Posts Tagged ‘International Association of Chiefs of Police’

The International Association of Chiefs of Police (IACP) is one of the leading organizations for law enforcement professionals in the U.S. and around the world.  I regularly turn to their model policy and training documents when working on those issues for police agencies.  So it’s a big deal to see their new report, prepared in conjunction with their partner, the U.S. Department of Justice Office of Justice Programs, announcing that their new effort in which they will play a leading role in fixing the problems in police investigation that cause wrongful convictions.

The report, titled, “National Summit on Wrongful Convictions: Building a Systemic Approach to Prevent Wrongful Convictions,” takes a full view of the issues that must be addressed to avoid convicting the wrong people, and announces a series of recommendations designed to bring the goal within reach.  It is based on work at a summit of people from IACP, DOJ, and a host of experts.  In a preliminary statement in the report, the President of the IACP and the Assistant Attorney General for the Office of Justice Programs, outlined how the report came to be and what it does.

This event gathered 75 subject matter experts from all key disciplines to address and examine the causes of and solutions to wrongful convictions across the entire spectrum of the justice system. Summit participants worked diligently during this one-day intensive event to craft 30 focused policy recommendations that guide the way to our collective mission to continually improve the criminal justice system. The summit focused on four critical areas: (1) making rightful arrests, (2) correcting wrongful arrests, (3) leveraging technology and forensic science, and (4) re-examining closed cases. The 30 resulting recommendations directly address these areas and lay a critical foundation for required changes in investigative protocols, policies, training, supervision, and assessment.

The report makes thirty recommendations on a number of topics: eyewitness identifications, false confessions, preventing investigative bias, improving DNA testing procedures, CODIS, correcting wrongful arrests, leveraging technology and forensic science, and re-examining closed cases with an openness to new information.

The report is absolutely essential reading for anyone interested in wrongful convictions and what can be done to correct them.  Readers of my book Failed Evidence will also recognize that the emergence of this consensus at the top of the law enforcement profession is exactly what I have called for: “Police and Prosecutors Must Lead the Effort” (pp. 158-159).

Advertisements

From The Crime Report, I learned that the International Association of Chiefs of Police (IACP) gathered 70 experts from various disciplines to discuss wrongful convictions at a summit meeting last week in Alexandria, Virginia.  In his August 22 story, Ted Gest tells us “wrongful convictions worry cops,” and that the IACP called the summit to address the problem.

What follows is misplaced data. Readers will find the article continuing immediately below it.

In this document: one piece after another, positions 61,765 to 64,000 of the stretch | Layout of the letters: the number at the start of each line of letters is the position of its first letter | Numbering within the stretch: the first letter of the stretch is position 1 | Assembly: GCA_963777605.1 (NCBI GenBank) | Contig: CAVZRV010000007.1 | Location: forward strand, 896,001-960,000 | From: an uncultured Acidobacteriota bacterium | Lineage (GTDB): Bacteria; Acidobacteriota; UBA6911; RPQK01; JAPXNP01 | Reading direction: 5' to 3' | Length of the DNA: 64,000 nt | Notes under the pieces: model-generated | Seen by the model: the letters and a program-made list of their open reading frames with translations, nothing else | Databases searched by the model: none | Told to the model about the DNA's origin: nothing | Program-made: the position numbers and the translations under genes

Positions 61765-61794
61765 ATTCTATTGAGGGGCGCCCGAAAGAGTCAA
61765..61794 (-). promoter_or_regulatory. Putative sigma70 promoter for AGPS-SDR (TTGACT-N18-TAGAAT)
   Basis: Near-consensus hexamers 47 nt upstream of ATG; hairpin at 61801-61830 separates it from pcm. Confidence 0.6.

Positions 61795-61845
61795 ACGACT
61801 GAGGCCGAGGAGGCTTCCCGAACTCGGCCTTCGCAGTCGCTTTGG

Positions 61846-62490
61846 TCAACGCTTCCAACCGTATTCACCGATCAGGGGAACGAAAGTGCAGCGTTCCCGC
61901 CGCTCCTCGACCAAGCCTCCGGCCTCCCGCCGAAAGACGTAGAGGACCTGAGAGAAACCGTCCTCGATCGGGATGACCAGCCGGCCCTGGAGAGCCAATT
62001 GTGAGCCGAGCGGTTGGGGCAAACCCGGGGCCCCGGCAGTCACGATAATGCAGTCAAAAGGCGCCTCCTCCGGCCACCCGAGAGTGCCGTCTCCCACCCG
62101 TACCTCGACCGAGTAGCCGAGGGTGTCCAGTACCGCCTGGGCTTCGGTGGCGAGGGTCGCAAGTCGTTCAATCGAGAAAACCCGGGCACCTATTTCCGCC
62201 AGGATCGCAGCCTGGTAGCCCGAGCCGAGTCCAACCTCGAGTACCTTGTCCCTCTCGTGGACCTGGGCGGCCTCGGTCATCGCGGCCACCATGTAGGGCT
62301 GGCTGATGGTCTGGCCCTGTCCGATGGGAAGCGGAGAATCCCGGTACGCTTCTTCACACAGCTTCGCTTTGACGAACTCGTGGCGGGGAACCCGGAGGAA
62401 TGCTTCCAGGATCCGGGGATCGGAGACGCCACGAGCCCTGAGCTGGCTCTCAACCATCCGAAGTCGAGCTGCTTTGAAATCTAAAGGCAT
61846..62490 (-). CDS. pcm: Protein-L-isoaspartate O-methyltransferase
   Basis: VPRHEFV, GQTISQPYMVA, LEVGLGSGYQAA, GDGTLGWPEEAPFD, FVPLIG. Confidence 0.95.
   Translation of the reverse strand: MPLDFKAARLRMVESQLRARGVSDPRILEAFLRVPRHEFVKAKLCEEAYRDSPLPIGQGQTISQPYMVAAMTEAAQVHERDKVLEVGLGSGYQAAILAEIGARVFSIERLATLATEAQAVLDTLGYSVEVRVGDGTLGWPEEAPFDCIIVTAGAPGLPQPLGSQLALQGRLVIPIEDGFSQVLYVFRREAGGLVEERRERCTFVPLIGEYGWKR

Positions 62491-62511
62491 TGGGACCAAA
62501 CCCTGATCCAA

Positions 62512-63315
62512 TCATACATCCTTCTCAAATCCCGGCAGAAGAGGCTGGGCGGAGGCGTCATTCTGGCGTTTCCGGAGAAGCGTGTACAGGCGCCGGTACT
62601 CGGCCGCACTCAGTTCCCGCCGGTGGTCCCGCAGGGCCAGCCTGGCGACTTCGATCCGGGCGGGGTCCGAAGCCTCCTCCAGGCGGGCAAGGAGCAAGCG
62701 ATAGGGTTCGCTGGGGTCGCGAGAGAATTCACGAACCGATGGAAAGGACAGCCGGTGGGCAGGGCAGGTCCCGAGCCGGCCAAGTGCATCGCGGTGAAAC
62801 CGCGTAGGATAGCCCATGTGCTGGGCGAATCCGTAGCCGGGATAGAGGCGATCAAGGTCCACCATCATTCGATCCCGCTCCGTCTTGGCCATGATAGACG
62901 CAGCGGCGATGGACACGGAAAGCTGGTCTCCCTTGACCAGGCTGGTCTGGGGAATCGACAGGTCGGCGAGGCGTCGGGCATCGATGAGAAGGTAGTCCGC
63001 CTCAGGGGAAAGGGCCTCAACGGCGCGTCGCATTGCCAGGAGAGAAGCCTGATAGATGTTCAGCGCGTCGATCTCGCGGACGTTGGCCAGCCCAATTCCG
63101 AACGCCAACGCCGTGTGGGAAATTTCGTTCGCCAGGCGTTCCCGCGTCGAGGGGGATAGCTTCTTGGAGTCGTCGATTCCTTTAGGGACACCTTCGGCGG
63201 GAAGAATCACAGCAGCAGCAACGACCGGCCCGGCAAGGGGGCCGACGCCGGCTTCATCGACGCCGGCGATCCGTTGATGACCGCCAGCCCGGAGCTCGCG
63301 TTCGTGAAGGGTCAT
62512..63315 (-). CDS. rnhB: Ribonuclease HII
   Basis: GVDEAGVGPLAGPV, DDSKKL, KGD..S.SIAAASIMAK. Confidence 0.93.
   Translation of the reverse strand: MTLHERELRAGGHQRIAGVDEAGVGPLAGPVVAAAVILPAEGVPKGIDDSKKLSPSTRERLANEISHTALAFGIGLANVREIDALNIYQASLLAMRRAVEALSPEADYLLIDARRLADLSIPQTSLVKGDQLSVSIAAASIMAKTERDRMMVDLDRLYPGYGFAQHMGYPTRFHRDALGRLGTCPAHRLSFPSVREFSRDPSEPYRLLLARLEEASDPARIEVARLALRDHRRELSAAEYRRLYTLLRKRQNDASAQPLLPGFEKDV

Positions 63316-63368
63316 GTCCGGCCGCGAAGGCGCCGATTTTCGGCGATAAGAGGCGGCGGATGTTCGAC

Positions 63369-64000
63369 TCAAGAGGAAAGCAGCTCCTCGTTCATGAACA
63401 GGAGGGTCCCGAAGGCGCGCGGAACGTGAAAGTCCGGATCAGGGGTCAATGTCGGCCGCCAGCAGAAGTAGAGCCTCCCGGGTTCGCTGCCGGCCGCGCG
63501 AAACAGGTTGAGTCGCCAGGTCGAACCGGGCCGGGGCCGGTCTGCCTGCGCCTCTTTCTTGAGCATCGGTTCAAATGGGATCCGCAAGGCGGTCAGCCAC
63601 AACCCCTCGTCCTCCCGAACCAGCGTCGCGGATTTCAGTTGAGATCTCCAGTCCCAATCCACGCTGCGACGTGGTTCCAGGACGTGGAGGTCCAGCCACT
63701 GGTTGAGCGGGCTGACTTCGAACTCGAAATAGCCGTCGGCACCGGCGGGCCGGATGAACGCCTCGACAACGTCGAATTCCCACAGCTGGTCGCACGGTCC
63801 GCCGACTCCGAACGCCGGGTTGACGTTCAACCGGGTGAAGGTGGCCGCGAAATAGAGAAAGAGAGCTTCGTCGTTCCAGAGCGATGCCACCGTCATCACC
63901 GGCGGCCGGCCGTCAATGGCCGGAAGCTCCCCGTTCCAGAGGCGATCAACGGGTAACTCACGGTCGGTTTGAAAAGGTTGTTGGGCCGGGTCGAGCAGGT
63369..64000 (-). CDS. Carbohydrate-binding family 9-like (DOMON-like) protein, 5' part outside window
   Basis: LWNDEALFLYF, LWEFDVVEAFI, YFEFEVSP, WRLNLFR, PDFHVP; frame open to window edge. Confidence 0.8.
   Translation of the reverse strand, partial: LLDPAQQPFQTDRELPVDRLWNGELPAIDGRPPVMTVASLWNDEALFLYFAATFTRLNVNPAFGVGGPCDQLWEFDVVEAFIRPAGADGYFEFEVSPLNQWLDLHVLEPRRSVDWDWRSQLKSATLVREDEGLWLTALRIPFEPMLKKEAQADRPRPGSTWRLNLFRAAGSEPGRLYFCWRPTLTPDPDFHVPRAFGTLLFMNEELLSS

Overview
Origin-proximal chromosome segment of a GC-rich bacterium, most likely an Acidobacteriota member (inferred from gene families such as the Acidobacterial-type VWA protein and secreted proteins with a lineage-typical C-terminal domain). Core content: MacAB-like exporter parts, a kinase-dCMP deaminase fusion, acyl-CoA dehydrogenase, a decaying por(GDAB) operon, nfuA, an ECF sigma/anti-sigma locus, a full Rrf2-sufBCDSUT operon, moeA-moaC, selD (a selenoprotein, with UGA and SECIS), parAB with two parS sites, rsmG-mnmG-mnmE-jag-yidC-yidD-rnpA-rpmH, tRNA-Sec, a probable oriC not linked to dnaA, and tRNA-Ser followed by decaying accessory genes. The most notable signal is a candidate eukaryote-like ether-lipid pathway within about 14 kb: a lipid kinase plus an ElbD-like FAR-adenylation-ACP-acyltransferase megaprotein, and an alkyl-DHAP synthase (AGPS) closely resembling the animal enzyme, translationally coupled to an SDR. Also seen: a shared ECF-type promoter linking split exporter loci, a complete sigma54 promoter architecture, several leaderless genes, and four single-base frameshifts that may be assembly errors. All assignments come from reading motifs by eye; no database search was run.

Given the subtitle of my book Failed Evidence — “Why Law Enforcement Resists Science” — the IACP’s interest in addressing issues that lead to wrongful convictions could be the beginning of very important changes in police attitudes and practices.  What’s behind it?

According to Walter McNeil, IACP’s President and Chief of Police of Quincy, Florida, said that police must pay attention to wrongful convictions, even if they are small in number because the damage they do to everyone involved is “irreversible.”  In an article in the IACP’s Police Chief magazine, Chief McNeil continued:

The damage goes beyond the wrongfully convicted citizen; it hurts all those involved in the case, including law enforcement and prosecutorial staff, families of the wrongfully accused, the victim of the original crime in question, and the public at large when justice is not carried out and the true guilty individual is not arrested and punished.

To this end, the summit featured working groups on “Making Rightful Arrests,” “Correcting a Wrongful Arrest,” “Technology and Forensic Issues” and “Reexamination of Closed Cases.”  This is not a bad list of places to start; if I could have made a list of ten possible topics, these four would have made it.

I did not attend the summit; it was not open to the public.  But the IACP says it will use the proceedings at the summit to issue a set of recommendations.  So while I can’t offer first-hand reporting on what went on, I find myself encouraged by the fact that the summit took place at all, and I commend the IACP for their interest in these issues.

So: could the IACP, one of the oldest and most established law enforcement professional groups in the world, become the vanguard of a movement in law enforcement to stop resisting science?

Fingers crossed.  I’d love to hear from anyone who was there.